From the story:
"The nice thing is, I don't want or need their money or support," Trump said in a statement to Bloomberg on Friday. "They were very upset when the people they were supporting were soundly defeated by yours truly, but I think the American public will be happy to know that the Koch brothers will not have influence over a Trump administration or the lives of the American people."
The Kochs oversee a donor network that plans to spend about $450 million on conservative causes this year. This week, Charles Koch told USA Today that Trump campaign staff plan to meet with Koch officials in the coming days to find potential areas of common ground. But in the interview, Charles Koch said that the candidate would have to shift his stance on a number of policies, such as free trade, to win his support. And he said Trump's recent comments about a judge's Mexican heritage were “unacceptable.”Separating himself from the Koch Brothers may help Trump with the Sanders supporters who were conditioned by the media to oppose the Kochs. The split helps him maintain credibility with True Conservatives, as the Koch Brothers are New World Order believers who support open borders.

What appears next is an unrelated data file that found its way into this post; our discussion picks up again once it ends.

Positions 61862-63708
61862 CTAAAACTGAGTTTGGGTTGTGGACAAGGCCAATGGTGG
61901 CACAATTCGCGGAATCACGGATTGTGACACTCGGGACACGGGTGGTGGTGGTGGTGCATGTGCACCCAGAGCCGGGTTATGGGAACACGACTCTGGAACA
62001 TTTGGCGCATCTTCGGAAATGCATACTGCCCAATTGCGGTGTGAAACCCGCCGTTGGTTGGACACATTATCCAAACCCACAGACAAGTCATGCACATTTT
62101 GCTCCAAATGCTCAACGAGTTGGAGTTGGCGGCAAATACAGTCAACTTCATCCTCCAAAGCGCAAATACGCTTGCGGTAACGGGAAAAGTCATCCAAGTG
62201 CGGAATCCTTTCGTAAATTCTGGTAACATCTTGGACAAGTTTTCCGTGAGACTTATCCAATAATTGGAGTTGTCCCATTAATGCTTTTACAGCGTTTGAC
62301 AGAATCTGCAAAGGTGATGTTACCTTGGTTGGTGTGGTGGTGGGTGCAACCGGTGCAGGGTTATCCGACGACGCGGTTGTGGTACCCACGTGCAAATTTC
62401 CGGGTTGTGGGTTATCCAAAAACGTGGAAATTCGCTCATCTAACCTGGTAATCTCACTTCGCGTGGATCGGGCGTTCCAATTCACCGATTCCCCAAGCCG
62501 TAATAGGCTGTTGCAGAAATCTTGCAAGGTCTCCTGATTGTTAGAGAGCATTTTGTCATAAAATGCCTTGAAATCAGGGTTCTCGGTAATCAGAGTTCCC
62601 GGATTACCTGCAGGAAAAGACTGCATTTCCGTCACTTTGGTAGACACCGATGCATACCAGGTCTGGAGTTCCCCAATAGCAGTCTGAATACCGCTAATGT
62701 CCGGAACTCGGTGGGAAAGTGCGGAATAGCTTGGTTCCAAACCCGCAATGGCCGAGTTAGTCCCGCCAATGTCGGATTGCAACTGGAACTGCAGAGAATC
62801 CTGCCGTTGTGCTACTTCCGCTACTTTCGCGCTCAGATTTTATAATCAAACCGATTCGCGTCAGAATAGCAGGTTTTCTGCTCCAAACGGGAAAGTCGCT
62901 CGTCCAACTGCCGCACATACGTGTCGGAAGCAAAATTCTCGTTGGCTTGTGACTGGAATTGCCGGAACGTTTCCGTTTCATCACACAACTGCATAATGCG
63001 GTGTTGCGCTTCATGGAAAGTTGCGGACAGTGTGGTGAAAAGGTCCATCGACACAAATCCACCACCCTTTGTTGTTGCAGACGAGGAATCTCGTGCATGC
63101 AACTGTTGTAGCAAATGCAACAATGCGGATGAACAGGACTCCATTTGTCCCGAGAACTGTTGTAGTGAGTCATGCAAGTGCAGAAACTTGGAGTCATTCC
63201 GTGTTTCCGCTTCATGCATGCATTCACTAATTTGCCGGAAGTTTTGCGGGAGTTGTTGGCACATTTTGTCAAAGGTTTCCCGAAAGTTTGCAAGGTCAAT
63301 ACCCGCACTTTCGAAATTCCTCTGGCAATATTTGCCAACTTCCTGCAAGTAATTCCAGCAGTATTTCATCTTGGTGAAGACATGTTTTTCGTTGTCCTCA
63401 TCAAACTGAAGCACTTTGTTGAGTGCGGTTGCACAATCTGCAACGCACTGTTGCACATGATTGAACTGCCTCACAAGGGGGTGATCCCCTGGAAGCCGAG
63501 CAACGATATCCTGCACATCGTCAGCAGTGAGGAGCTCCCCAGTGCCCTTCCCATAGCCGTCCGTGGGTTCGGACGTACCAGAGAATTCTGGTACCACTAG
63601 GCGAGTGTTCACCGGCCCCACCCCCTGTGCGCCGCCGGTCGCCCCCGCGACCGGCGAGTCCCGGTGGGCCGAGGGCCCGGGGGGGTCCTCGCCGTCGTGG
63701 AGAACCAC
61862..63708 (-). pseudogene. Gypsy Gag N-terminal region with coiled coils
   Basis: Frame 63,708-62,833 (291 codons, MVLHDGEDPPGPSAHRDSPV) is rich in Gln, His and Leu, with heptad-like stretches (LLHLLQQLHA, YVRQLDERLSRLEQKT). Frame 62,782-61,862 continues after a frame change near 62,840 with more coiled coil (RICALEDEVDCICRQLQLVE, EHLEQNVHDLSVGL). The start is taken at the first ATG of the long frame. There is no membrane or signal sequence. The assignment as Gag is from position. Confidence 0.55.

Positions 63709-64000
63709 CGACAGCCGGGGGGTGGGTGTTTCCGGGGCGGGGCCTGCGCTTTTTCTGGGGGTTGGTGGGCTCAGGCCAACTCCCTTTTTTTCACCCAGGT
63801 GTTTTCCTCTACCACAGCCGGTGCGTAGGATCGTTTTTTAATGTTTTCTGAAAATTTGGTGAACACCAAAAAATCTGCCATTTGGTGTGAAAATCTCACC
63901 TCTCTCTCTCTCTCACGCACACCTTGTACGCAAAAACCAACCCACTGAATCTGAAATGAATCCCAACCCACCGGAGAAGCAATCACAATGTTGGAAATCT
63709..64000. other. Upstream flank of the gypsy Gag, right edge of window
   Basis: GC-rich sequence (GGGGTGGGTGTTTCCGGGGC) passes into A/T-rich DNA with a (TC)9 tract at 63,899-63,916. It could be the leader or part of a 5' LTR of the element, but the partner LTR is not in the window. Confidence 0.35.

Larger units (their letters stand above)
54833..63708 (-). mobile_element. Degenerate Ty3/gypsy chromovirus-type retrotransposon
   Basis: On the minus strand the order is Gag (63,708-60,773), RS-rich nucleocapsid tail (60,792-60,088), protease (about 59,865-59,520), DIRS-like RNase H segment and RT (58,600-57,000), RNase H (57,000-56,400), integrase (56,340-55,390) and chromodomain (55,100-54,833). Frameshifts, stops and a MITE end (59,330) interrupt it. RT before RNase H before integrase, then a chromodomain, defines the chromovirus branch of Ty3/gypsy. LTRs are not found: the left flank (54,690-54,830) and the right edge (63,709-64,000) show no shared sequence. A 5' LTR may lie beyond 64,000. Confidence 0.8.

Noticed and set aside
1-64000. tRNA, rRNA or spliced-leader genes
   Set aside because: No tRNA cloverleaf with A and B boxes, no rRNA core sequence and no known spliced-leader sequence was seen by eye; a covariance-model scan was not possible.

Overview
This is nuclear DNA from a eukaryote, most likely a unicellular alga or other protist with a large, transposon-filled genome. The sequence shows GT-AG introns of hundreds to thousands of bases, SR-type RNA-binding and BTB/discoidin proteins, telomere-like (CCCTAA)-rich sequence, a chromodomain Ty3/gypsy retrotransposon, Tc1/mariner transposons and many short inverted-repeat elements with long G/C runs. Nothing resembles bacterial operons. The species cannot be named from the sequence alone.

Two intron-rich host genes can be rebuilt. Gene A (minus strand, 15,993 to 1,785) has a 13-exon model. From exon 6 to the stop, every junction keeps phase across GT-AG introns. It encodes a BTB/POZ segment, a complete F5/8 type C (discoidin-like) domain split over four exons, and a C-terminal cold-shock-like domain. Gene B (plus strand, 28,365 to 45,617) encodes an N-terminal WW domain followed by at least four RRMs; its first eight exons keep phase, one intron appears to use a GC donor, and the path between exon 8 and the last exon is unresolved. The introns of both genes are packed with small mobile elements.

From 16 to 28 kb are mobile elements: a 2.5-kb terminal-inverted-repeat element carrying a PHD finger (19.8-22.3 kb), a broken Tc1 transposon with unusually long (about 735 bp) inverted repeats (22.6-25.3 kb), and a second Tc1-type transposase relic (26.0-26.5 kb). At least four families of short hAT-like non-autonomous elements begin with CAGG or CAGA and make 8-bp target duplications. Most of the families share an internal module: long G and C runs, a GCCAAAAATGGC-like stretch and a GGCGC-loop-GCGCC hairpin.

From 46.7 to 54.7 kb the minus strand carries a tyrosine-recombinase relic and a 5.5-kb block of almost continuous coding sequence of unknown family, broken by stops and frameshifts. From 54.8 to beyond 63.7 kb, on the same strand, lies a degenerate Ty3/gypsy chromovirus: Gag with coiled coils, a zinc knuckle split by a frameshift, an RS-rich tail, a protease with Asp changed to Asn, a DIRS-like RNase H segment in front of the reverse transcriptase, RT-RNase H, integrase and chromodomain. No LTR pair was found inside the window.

From the article:
Neither the Kochs nor their political network endorsed or funded anyone in the Republican presidential primary, but network officials did offer members a list of six candidates it deemed worthy of support. Trump was not among them.
"They were backing other candidates, total puppets for them," Trump said in his statement. "So I fully understand their unhappiness and why they wouldn't want to be involved with me."Trump can win without them. This is an ideas election. He has them. The Koch Brothers, Hillary, and the National Review do not. Well, ideas that help America, that is.